2. Jesus’ voice:  How does Jesus mine creation’s speech in his parables?  List some of the analogies he employs as a master teacher to communicate the glory of God.
  3. Paul’s voice:  Paul quotes Psalm 19:4 in Romans 10:18.  Read also Romans 1:19-20.  If David says, “creation speaks,” what does Paul say is its message?  How has mankind responded to that message?
  4. Your voice:  Meditate on creation today as you go about your day.  What do you hear of God in it?  Praise him for the glory you see!

Day 2 — Psalm 19:7-9

  1. David’s voice:  Why does David change the name by which he addresses God in these verses?  What does the LORD say?  Dig for detail by listing all the nouns, verbs, and adjectives that describe the law and its effect.
  2. Jesus’ voice:    What did Jesus think of God’s law?  See Matthew 5:17-20, and 7:12
  3. Paul’s voice:  What did Paul teach about God’s law?  See Romans 3:31 and 7:12
  4. My voice:  What would the world look like if everyone obeyed even one of God’s laws perfectly?  For example, take the ninth commandment, “You shall not steal.”  How many things about my life, my family, my city would be different if that were perfectly obeyed.  Rejoice in the beauty of the law as an expression of God’s goodness and holiness.

Day 3 –Psalm 19:10-11

  1. David’s voice:  What does David compare the law to?  Why is it desirable?  Restate these 2 verses in your own words.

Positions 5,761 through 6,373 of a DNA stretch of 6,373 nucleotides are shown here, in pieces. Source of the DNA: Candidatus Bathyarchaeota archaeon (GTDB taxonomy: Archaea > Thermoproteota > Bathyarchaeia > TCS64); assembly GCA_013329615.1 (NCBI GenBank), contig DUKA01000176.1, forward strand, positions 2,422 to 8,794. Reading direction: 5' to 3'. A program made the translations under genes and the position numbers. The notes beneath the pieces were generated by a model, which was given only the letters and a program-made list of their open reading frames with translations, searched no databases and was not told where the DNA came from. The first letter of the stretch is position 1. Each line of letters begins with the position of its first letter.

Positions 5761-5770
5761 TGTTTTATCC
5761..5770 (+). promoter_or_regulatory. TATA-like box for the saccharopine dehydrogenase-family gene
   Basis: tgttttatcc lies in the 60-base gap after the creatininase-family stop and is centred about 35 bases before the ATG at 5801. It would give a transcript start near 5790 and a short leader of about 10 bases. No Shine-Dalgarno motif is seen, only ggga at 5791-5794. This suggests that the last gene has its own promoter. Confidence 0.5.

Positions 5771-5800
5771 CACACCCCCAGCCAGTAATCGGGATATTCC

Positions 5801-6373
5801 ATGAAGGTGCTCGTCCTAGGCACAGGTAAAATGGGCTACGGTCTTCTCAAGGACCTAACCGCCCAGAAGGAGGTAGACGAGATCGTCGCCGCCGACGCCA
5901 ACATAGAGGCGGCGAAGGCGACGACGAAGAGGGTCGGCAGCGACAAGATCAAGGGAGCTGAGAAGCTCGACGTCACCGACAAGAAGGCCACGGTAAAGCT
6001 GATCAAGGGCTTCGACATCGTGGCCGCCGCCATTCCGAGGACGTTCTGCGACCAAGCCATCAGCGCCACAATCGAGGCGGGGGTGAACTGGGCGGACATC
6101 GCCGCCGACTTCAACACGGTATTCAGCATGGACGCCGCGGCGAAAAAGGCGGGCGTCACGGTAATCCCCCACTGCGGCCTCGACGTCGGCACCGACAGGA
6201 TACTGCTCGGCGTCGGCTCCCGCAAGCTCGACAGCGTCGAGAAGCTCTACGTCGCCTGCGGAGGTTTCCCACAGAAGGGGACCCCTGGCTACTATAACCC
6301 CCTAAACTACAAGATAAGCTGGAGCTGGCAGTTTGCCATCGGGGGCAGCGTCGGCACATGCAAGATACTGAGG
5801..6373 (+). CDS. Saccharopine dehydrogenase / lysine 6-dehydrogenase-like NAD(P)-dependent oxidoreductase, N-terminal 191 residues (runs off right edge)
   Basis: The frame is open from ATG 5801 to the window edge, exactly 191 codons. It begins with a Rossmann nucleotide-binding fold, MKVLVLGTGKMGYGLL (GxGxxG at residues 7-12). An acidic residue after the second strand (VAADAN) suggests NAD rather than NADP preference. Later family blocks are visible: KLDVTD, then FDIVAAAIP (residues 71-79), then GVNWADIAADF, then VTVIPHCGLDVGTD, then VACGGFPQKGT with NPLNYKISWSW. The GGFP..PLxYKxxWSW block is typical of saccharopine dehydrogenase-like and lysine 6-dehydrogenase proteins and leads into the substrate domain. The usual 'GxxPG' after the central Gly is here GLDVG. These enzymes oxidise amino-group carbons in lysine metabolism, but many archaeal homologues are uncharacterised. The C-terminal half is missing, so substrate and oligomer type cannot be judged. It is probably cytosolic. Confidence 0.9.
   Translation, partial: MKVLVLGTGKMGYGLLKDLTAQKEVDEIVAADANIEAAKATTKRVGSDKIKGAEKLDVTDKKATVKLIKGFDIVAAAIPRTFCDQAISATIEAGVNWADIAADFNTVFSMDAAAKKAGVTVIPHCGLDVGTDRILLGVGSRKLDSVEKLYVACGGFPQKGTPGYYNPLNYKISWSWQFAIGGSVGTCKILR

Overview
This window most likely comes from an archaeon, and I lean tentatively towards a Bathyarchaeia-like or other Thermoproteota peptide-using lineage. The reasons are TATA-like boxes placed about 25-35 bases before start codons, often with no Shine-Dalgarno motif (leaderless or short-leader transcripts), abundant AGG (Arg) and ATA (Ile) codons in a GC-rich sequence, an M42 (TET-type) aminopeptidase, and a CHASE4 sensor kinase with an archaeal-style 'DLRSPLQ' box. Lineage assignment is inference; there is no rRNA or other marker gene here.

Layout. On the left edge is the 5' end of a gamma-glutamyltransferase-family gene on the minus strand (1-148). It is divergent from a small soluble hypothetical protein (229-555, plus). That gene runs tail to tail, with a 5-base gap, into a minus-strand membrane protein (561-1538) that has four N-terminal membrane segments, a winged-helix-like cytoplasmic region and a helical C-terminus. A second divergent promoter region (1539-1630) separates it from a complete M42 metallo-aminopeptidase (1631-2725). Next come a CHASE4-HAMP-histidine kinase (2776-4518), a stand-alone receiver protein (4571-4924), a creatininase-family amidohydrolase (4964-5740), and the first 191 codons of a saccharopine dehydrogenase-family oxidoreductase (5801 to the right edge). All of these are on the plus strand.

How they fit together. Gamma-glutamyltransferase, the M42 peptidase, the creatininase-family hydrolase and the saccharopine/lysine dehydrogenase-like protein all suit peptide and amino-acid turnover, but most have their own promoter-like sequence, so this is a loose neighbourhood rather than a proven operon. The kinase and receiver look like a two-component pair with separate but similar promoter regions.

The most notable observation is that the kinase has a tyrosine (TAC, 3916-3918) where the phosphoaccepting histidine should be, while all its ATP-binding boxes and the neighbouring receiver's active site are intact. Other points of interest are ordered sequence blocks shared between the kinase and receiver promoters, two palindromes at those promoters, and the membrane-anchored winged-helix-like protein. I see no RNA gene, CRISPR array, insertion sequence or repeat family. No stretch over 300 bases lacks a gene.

2. Jesus’ voice:  How did Jesus take the warnings of the law seriously?  See Matthew 5:27-30.  What “great reward” did he receive for keeping the law?  See Matthew 16:21
  3. Paul’s voice:  What did Christ accomplish for us by keeping the law?  See Romans 7:22, 8:1-4 and 10:4.
  4. My voice:  How does the work of Christ allow me to delight in the law instead of being crushed by it?  Praise him for keeping the law for you, especially in an area where you struggle with temptation and sin.

Day 4 — Psalm 19:12-14

  1. David’s voice:  How does David respond to the law of God?  Contrast it to the Israelite’s response in Exodus 24:3.  What does he ask? (For the difference between secret sin and high handed sin see Psalm 90:8 and Numbers 15:30-31.) What name does he call God now?